Kennedy Shaw

Some articles on kennedy, kennedy shaw, shaw:

United States Congressional Delegations From North Carolina - House of Representatives
... Holland (D-R) Thomas Wynns (D-R) 8th (1803–1805) William Kennedy (D-R) William Blackledge (D-R) James Gillespie (D-R) Nathaniel Macon (D-R) Samuel D ... Meshack Franklin (D-R) 11th (1809–1811) William Kennedy (D-R) John Stanly (F) Archibald McBryde (F) James Cochran (D-R) Joseph Pearson (F) 12th (1811–1813) Thomas Blount (D-R) William Blackledge (D-R) William R ... Murfree (D-R) William Kennedy (D-R) William Gaston (F) John Culpepper (F) Bartlett Yancey (D-R) Meshack Franklin (D-R) Israel Pickens (D-R) Peter Forney(D-R) 14th (1815–1817 ...
Bill Kennedy Shaw
... Major William Boyd Kennedy Shaw OBE (26 October 1901–23 April 1979) was a British desert explorer, botanist, archaeologist and founding member of the Long Range Desert Group (LRDG) during World ... He was known, variously as Bill Shaw or Bill Kennedy Shaw, but preferred the latter form of his name, which he always used in his writings ...
Bill Kennedy Shaw - Life
... Kennedy Shaw was the son of Colonel F ... Kennedy Shaw, of King's Orchard, Teffont Magna, Wiltshire ... In the 1920s and 1930s Kennedy Shaw contributed to the exploration of the Libyan Desert in the area around the south western corner of modern Egypt with his particular ...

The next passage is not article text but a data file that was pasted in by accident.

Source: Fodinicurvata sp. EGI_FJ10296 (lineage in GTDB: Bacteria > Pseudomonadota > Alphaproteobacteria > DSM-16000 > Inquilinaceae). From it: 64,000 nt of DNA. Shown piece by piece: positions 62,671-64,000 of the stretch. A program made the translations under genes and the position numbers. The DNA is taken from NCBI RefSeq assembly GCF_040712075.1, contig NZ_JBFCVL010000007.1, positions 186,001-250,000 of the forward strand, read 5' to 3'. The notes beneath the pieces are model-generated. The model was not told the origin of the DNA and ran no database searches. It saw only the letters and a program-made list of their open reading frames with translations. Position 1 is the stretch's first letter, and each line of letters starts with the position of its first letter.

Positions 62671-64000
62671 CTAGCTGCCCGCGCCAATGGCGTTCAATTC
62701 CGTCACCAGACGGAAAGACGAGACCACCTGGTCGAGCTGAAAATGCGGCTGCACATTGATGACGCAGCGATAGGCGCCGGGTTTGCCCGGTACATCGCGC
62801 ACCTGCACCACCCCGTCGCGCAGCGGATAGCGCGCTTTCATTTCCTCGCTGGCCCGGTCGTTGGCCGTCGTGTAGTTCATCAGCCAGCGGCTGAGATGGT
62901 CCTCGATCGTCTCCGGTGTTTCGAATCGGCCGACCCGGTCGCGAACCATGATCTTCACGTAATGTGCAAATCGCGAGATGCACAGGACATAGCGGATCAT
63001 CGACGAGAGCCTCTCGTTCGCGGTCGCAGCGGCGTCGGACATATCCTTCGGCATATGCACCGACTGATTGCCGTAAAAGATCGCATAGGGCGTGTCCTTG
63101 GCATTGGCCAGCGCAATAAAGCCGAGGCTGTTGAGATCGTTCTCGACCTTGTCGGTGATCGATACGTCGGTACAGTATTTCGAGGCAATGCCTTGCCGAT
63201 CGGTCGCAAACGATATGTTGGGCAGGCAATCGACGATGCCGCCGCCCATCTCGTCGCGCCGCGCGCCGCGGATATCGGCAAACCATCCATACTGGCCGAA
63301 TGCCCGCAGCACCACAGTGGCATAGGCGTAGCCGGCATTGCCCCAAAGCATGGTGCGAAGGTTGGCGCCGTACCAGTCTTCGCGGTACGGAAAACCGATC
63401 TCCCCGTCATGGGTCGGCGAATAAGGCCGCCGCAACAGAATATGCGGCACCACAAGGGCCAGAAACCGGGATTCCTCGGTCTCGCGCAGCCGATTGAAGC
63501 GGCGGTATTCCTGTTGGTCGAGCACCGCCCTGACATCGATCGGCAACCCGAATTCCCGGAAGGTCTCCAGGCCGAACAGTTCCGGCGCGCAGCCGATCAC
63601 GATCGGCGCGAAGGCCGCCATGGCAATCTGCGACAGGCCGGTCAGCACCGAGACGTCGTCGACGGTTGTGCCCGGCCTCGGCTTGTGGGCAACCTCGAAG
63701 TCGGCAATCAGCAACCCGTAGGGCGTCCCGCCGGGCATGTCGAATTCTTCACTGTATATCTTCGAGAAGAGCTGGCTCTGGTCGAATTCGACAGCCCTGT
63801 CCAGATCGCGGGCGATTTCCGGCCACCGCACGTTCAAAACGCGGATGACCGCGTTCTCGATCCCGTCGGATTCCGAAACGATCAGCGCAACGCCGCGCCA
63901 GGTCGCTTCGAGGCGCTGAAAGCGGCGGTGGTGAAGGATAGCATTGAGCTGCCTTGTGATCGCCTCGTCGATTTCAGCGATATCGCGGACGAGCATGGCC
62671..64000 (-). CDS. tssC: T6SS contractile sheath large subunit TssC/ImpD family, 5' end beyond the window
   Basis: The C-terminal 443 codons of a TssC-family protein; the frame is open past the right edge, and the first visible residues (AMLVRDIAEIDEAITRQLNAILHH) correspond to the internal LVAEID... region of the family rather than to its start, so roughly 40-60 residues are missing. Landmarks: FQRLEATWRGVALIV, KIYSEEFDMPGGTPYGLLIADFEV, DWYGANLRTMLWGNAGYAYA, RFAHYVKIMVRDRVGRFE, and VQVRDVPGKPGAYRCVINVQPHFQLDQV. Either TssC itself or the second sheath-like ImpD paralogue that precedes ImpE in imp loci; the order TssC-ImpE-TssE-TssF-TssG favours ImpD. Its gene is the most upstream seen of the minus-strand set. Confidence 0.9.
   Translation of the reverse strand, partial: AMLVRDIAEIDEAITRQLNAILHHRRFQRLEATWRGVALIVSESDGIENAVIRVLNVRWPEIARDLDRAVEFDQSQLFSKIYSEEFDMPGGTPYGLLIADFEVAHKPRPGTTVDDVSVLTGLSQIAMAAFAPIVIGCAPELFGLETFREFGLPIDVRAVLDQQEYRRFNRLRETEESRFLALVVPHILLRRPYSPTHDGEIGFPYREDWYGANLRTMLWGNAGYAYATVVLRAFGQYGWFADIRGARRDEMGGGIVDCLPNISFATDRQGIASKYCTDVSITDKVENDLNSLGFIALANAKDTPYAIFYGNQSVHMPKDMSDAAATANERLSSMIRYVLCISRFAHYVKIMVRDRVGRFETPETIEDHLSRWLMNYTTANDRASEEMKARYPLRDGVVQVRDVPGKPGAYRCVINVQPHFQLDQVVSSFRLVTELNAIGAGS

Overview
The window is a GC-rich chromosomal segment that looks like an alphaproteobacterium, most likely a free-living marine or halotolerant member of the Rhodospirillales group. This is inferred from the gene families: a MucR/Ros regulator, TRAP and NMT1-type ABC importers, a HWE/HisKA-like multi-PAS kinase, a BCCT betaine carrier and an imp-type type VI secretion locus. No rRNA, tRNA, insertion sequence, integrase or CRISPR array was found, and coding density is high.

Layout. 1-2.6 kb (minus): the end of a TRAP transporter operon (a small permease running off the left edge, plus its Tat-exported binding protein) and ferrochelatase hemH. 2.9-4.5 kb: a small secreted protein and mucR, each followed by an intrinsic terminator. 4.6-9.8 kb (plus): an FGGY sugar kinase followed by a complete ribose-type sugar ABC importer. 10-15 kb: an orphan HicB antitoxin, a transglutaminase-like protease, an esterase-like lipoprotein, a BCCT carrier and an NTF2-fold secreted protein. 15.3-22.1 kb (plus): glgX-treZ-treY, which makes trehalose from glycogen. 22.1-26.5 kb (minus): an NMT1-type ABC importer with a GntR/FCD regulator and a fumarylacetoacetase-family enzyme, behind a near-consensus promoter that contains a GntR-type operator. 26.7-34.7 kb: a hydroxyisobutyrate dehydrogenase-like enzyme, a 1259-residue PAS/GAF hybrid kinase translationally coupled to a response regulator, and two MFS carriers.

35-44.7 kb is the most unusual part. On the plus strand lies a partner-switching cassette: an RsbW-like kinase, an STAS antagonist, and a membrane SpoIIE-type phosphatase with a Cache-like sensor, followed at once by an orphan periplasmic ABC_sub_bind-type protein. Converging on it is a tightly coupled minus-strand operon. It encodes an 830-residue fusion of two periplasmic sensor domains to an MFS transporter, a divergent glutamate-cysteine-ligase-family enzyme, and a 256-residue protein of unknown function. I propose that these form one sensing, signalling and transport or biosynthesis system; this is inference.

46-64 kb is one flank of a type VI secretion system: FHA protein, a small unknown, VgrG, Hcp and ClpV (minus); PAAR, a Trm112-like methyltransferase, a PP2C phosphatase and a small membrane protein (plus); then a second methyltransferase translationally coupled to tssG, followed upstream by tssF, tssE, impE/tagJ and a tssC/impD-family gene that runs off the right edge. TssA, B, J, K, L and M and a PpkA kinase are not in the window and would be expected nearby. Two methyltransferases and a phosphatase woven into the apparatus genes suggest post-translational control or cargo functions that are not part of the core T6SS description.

Famous quotes containing the words shaw and/or kennedy:

    I have everything in the world that is necessary to happiness, good faith, good friends and all the work I can possibly do. I think God’s greatest blessing to the human race was when He sent man forth into the world to earn his bread by the sweat of his face. I believe in toil, in the dignity of labor, but I also believe in adequate compensation for that toil.
    —Anna Howard Shaw (1847–1919)

    The moment when she crawled out onto the back of the open limousine in which her husband had been murdered was the first and last time the American people would see Jacqueline Bouvier Kennedy Onassis crawl.... She was the last great private public figure in this country. In a time of gilt and glitz and perpetual revelation, she was perpetually associated with that thing so difficult to describe yet so simple to recognize, the apotheosis of dignity.
    Anna Quindlen (b. 1952)